[0120] Topic sentence: "Archaeologists in Egypt have discovered a pair of socks meant to be worn with sandals from 2,000 years ago."

[0121] Topic keywords selected: "Egypt," "socks"

[0122] Related words with the best wordplay score: "Mideast," "mittens"

[0123] Edit distance score: 4.0

[0124] Alliteration score: 3.0

[0125] Stop consonant score: 4.0

[0126] Wordplay score: 4.0 - 3.0 - (.75 * 4.0) = -2.0

[0127] Maximum acceptable wordplay score to output a joke: 0.0.

[0128] Joke output: "Egypt socks? Then how about Mideast mittens?"

[0129] Generation of Joke of Type #2

[0130] In addition to a joke of Type #1, the two topic keywords selected as in FIG. 4 can also be used to generate a joke of Type #2 if at least one of the topic keywords is a string consisting of two or more tokens. Examples of such a string are "parole board," "United States," and“Santa Claus." FIG. 7 shows an exemplary embodiment of a method 700 of generating a second type of joke (Type #2).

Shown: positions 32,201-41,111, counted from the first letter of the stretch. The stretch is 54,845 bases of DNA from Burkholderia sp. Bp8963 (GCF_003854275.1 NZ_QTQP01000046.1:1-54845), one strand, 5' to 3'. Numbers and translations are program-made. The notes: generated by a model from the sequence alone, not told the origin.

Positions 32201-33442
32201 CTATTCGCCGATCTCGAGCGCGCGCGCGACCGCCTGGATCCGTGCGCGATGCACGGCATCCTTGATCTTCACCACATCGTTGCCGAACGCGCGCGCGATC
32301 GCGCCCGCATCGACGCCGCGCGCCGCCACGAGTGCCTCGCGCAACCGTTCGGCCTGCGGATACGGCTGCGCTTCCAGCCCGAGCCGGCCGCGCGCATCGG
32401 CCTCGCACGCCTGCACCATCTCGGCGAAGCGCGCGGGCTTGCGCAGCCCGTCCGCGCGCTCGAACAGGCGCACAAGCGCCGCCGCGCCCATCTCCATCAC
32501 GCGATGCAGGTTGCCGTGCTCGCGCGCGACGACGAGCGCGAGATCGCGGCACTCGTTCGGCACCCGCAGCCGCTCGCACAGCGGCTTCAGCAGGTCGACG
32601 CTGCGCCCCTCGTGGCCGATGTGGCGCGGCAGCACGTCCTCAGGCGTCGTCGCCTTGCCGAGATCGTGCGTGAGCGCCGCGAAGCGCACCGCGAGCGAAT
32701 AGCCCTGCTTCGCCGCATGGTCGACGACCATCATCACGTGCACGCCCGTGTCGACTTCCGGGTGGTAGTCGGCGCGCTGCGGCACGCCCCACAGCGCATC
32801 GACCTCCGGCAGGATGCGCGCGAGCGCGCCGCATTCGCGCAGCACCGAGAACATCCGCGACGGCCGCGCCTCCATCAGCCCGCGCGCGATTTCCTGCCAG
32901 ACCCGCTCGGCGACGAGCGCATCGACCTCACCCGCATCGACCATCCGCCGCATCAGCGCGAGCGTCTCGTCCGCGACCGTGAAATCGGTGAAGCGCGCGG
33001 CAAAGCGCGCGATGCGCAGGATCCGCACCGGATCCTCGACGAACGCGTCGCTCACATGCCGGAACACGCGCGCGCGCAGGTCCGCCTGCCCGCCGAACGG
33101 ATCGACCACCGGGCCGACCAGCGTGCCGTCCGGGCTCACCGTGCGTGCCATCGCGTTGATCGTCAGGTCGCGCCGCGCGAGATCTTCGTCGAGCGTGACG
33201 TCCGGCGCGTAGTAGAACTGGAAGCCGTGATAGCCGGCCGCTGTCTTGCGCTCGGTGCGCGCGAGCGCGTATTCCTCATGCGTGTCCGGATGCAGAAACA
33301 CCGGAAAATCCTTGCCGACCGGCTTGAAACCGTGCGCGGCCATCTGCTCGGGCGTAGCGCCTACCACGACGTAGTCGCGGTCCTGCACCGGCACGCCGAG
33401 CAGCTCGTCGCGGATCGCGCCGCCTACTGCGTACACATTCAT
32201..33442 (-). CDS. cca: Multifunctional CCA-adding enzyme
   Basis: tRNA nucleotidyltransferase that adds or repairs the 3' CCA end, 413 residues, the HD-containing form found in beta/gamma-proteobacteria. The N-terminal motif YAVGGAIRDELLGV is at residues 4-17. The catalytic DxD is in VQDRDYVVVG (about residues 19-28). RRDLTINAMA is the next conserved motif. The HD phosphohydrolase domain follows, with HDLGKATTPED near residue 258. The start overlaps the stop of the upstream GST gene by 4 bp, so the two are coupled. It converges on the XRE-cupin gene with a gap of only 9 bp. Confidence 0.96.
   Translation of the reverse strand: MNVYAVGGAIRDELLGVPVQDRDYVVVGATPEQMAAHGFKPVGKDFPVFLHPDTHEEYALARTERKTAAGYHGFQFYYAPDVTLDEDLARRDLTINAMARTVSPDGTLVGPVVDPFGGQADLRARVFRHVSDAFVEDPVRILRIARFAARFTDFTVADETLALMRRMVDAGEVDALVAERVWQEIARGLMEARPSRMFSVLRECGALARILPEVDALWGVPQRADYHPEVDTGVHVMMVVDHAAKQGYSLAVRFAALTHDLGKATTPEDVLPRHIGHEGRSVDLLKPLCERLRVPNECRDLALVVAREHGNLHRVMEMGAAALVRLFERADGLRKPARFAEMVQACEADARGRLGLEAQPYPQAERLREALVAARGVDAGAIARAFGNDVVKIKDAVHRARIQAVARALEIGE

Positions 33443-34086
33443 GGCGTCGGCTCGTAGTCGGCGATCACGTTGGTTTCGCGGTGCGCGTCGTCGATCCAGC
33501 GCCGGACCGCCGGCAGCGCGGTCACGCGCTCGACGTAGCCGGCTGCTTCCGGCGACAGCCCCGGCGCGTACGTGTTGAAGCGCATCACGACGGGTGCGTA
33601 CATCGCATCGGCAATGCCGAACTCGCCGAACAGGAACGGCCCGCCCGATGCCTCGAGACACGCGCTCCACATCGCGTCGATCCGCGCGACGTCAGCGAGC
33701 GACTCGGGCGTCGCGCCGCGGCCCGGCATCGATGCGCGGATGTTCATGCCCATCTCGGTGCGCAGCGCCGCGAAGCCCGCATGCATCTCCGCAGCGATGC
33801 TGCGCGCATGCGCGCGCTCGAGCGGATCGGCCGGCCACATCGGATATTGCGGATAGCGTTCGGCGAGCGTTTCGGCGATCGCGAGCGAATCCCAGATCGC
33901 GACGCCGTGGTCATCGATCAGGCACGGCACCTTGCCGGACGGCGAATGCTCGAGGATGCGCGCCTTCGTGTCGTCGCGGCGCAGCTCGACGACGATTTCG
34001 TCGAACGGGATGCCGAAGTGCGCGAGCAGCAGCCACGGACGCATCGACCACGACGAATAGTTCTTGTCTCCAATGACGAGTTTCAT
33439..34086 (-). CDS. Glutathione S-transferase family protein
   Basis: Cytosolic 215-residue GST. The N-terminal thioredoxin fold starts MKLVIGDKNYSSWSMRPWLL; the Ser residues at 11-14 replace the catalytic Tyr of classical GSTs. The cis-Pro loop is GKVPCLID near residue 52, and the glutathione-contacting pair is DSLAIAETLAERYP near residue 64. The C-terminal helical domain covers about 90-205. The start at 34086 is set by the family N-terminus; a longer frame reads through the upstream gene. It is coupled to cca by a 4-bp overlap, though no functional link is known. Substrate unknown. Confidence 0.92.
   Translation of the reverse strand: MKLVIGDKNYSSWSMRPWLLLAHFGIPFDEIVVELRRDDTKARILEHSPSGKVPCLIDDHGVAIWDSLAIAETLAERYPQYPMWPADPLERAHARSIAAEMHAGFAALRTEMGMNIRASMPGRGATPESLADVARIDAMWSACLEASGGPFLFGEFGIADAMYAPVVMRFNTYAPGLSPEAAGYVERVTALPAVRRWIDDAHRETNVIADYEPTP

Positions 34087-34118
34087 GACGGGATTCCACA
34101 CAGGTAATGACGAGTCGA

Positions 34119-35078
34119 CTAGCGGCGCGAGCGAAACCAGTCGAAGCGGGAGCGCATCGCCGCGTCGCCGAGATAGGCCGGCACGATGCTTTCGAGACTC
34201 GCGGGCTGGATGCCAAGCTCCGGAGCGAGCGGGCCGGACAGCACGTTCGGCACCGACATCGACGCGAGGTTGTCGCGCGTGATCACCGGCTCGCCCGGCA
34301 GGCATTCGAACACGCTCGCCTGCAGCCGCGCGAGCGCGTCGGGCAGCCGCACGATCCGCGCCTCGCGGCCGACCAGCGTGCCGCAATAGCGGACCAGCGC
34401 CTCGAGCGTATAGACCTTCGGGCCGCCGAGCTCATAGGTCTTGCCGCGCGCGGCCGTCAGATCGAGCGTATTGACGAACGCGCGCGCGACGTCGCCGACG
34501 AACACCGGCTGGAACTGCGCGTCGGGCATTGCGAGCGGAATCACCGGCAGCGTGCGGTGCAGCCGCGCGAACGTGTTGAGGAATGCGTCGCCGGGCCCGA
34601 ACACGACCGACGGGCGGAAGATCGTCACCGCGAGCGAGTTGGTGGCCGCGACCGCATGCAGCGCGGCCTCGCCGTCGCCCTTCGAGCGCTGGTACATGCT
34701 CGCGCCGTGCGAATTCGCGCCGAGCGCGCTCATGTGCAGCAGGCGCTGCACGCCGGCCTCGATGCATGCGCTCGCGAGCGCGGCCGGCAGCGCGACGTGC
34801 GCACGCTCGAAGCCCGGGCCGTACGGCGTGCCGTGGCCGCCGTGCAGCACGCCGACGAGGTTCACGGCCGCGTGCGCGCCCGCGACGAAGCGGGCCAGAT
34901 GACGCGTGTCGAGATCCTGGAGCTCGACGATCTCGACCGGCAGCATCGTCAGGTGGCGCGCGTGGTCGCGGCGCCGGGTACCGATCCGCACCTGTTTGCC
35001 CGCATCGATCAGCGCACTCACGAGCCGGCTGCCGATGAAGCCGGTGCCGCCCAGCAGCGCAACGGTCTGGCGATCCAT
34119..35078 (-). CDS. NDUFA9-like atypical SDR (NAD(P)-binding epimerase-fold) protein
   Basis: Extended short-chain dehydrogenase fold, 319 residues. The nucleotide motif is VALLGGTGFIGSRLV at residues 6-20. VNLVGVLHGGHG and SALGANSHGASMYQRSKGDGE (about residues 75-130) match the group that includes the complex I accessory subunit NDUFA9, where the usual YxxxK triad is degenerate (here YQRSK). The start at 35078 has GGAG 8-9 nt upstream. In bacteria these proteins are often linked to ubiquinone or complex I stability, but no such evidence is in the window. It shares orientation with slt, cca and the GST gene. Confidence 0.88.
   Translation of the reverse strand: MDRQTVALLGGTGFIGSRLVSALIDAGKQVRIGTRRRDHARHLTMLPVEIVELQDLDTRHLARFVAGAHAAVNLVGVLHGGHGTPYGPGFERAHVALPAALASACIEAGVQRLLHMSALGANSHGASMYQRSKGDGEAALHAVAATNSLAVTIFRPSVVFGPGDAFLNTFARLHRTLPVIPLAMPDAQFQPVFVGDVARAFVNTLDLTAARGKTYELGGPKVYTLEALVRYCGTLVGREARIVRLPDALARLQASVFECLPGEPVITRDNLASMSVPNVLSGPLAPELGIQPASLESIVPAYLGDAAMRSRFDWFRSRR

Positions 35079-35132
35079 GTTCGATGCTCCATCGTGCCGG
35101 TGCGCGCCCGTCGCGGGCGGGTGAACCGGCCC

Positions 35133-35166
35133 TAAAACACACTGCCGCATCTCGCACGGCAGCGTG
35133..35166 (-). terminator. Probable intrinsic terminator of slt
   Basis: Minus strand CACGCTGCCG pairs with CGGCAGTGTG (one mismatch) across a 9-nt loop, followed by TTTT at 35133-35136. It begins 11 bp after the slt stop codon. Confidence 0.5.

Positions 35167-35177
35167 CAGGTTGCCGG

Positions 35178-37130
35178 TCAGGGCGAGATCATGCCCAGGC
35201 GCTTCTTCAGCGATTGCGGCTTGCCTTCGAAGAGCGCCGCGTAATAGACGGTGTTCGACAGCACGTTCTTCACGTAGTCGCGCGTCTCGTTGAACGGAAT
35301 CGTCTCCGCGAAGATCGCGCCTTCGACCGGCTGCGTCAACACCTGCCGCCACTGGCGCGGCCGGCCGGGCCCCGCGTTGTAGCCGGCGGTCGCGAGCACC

[0131] Block 710 represents the two topic keywords that were outputted in step 446, i.e. topic keyword A and topic keyword B. Decision step 712 determines whether both topic keywords consist of only one token in one exemplary embodiment, the NLTK has a word tokenizer that will enable the determination. If both topic keywords consist of only one token then the method exits, as shown at step 714, and the method will not attempt to generate a joke of Type #2.

[0132] Decision step 716 determines whether topic keyword A consists of more than one token. If it does, in step 718 a list is created of the top fifty, for example (which number may in implementations be set by the admin and may be any number greater than fifty, equal to fifty, or fewer than fifty), words that occur most frequently in contexts where topic keyword B is used. As in step 512, an exemplary embodiment might use the "most similar" function of GOOGLE's pretrained WQRD2VEC model trained on GOOGLE NEWS data to build the list of most similar words for topic keyword B, which we'll refer to as the topic keyword B related words. Then each of the tokens of topic keyword A is paired in turn with each topic keyword B related word and the wordplay score of each pair is calculated as in FIG. 6. The pairing of the topic keyword A token and the topic keyword B related word with the best wordplay score is determined.